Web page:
Pyongyang threatens Washington with ‘toughest’ action

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Pyongyang threatens Washington with ‘toughest’ action


In this March 14, 2017 file photo, an F/A-18 fighter prepares to take off from the deck of the Nimitz-class aircraft carrier USS Carl Vinson during the annual joint military exercise called Foal Eagle between South Korea and the United States at an unidentified location in the international waters, east of the Korean Peninsula. North Korea is vowing tough counteraction to any military moves that might follow the U.S. Navy's decision to send the USS Carl Vinson aircraft carrier and its battle group to waters off the Korean Peninsula. [AP/YONHAP]

North Korea warned Tuesday it will take the "toughest" military action against Washington following the U.S. Navy’s deployment of an aircraft carrier strike group to the Korean Peninsula.

A spokesman of the North Korean Foreign Ministry said through the state-run Korean Central News Agency (KCNA) that it will hold the United States “wholly accountable for the catastrophic consequences entailed by its outrageous actions,” adding that Pyongyang is “ready to react to any mode of war.”

The spokesman went on to warn that such actions by Washington justify increasing “its military capabilities for self-defense” or a “pre-emptive attack with a nuclear force.” He added the North will take the “toughest counteraction” against anyone who provokes it and defend itself by a “powerful force of arms.”

Pyongyang's saber-rattling reflected heightened tensions amid the possibility of a sixth nuclear test or a ballistic missile launch by the North this month to coincide with major military and political events. U.S. President Donald Trump recently ordered his National Security Advisor H.R. McMaster to prepare for “a full range of options,” leading to renewed concerns of a possible pre-emptive strike or military action by Washington.

Trump’s decision to fire Tomahawk cruise missiles at a Syrian air base last week during a summit with Chinese President Xi Jinping underscored his administration’s willingness to use military action to send a political message.

Pyongyang’s official Rodong Sinmun warned Washington against a pre-emptive strike in a commentary, emphasizing the regime is “ready to counter any type of an aggression war.”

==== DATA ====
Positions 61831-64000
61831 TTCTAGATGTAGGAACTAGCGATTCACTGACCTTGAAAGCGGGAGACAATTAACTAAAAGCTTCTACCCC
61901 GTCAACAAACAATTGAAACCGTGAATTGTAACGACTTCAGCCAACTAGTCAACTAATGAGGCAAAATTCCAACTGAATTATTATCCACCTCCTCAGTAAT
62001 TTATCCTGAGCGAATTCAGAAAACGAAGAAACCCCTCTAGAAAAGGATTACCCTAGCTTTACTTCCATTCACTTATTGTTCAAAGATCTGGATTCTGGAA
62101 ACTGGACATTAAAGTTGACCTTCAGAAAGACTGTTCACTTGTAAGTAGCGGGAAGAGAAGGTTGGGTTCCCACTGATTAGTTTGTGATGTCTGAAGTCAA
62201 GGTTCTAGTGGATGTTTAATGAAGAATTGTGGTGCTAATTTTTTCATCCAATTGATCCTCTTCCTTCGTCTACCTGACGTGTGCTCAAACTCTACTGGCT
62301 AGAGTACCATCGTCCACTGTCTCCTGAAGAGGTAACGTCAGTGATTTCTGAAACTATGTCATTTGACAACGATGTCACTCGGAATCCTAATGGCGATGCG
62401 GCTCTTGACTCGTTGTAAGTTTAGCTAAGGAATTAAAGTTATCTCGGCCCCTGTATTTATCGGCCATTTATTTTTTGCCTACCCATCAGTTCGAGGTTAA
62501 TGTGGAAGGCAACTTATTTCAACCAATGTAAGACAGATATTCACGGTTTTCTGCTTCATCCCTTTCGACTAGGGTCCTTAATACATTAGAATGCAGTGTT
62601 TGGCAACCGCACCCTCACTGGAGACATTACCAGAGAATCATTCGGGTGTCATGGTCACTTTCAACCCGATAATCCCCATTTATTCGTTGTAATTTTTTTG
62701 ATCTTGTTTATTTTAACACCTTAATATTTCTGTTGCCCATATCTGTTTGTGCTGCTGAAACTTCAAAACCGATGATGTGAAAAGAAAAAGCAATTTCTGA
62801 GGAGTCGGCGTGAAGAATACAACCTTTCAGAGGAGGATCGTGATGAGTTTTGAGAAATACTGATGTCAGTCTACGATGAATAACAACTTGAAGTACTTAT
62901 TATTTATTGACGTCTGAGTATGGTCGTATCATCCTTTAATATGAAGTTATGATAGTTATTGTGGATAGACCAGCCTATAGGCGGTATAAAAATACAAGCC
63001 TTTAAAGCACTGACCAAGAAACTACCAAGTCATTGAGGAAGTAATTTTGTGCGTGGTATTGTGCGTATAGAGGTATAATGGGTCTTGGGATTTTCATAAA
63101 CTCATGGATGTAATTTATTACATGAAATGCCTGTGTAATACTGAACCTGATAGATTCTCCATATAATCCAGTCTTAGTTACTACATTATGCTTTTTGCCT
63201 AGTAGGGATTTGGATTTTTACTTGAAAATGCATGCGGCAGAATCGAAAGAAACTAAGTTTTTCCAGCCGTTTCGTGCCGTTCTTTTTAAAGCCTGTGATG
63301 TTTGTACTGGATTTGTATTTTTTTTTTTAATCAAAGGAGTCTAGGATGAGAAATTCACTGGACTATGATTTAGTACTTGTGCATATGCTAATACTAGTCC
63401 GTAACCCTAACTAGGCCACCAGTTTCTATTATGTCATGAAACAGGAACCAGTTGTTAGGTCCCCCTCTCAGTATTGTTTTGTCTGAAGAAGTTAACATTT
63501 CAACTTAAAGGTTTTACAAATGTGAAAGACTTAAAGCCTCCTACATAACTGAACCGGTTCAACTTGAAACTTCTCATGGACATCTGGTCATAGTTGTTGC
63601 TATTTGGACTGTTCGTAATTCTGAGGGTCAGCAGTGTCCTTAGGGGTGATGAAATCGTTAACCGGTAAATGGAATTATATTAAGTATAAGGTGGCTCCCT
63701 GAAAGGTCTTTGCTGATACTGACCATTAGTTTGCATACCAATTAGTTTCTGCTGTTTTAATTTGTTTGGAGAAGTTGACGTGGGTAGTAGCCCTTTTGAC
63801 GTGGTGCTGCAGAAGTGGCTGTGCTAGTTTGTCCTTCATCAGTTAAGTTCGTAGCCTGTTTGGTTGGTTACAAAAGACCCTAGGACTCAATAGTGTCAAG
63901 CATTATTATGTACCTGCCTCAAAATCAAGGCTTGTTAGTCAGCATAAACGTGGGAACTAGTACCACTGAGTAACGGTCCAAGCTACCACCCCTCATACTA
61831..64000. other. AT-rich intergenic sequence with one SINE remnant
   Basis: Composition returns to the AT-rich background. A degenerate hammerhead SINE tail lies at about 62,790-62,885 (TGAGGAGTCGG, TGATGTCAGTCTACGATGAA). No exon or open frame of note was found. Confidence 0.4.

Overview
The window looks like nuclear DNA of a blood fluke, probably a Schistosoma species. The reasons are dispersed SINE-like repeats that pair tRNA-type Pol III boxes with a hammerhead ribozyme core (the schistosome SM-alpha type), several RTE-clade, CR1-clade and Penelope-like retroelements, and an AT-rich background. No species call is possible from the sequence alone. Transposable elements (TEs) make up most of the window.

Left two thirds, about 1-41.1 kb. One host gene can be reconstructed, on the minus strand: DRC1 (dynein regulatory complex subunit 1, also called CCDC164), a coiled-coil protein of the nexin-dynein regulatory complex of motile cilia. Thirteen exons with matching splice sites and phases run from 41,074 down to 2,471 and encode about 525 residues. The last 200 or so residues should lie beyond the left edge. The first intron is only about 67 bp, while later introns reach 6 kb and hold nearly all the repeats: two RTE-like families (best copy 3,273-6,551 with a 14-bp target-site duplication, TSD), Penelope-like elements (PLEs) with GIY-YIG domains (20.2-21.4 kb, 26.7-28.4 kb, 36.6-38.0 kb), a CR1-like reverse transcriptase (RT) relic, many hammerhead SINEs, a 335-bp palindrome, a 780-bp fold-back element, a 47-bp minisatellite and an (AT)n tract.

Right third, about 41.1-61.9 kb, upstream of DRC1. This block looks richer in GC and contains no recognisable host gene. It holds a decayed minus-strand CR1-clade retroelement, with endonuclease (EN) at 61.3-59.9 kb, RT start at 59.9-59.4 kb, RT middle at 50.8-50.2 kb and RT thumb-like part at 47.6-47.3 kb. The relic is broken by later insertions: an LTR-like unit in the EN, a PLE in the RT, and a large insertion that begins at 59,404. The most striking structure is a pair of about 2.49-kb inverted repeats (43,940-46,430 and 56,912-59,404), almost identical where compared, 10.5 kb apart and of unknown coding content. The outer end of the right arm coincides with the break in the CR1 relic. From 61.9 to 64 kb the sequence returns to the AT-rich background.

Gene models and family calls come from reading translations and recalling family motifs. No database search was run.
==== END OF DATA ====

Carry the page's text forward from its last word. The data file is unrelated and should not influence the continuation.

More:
The North’s bellicose remarks came after the U.S. Pacific Command on Saturday diverted the Carl Vinson Carrier Strike Group from a planned visit to Australia to move closer to the Korean Peninsula.

The aircraft carrier group, deployed from San Diego in January, was in the region less than a month ago for joint drills with the South Korean Navy, and its redeployment so soon was seen as a show of force by Washington in the region.

Australia and its allies have been put on standby for the possibility of Washington shooting down any test rockets launched by North Korea, according to Australia’s Daily Telegraph on Monday.

It reported that the United States is understood to have notified Australia that it is fully prepared to shoot down rockets, saying North Korea may launch ballistic missile tests around the regime’s founder Kim Il Sung’s birthday, according to intelligence sources. It added that the Australian-United States joint facility at Pine Gap, which monitors North Korean missile launches, is on standby.

The South Korean Ministry of National Defense tried to prevent public alarm over the possibility of an armed conflict on the Korean Peninsula in April. Many rumors have been spreading over social media.

However, the ministry’s spokesman Moon Sang-gyun said in a briefing Tuesday that any military actions will be “conducted under the robust South Korea-U.S. combined defense posture based on their close cooperation.”

The Defense Ministry also said that David F. Helvey, U.S. assistant secretary of defense for Asian and Pacific security affairs, and Wee Seung-ho, the deputy defense minister for policy, spoke over the phone and reaffirmed unity amid tensions on the Peninsula.

Helvey briefed Wee on the results of the summit between President Trump and President Xi in Florida last week and how to jointly respond to Pyongyang’s recent ballistic missile launches, said the ministry. It added that Helvey condemned North Korea’s missile launch earlier this month “in the strongest language possible and agreed to continue to strengthen the alliances’ response to North Korea’s nuclear and missile threat.”

South Korea’s Ministry of Foreign Affairs likewise emphasized that the United States will not act unilaterally without consulting Seoul on matters involving Pyongyang.

“South Korea and the United States through their diplomatic and defense authorities are closely coordinating on specific issues regarding North Korea’s nuclear and missile program,” said Cho June-hyuck, spokesman of the South Korean Ministry of Foreign Affairs, said in a briefing Tuesday. “The deployment of U.S. strategic assets near the Korean Peninsula is to maintain and bolster our combined defense posture to respond to the North’s threats and provocations and happening through the close coordination between Seoul and Washington.”

He added, "The United States has made it clear that there will be no new policy or action without prior consultation with us, the party directly involved in the issue.”

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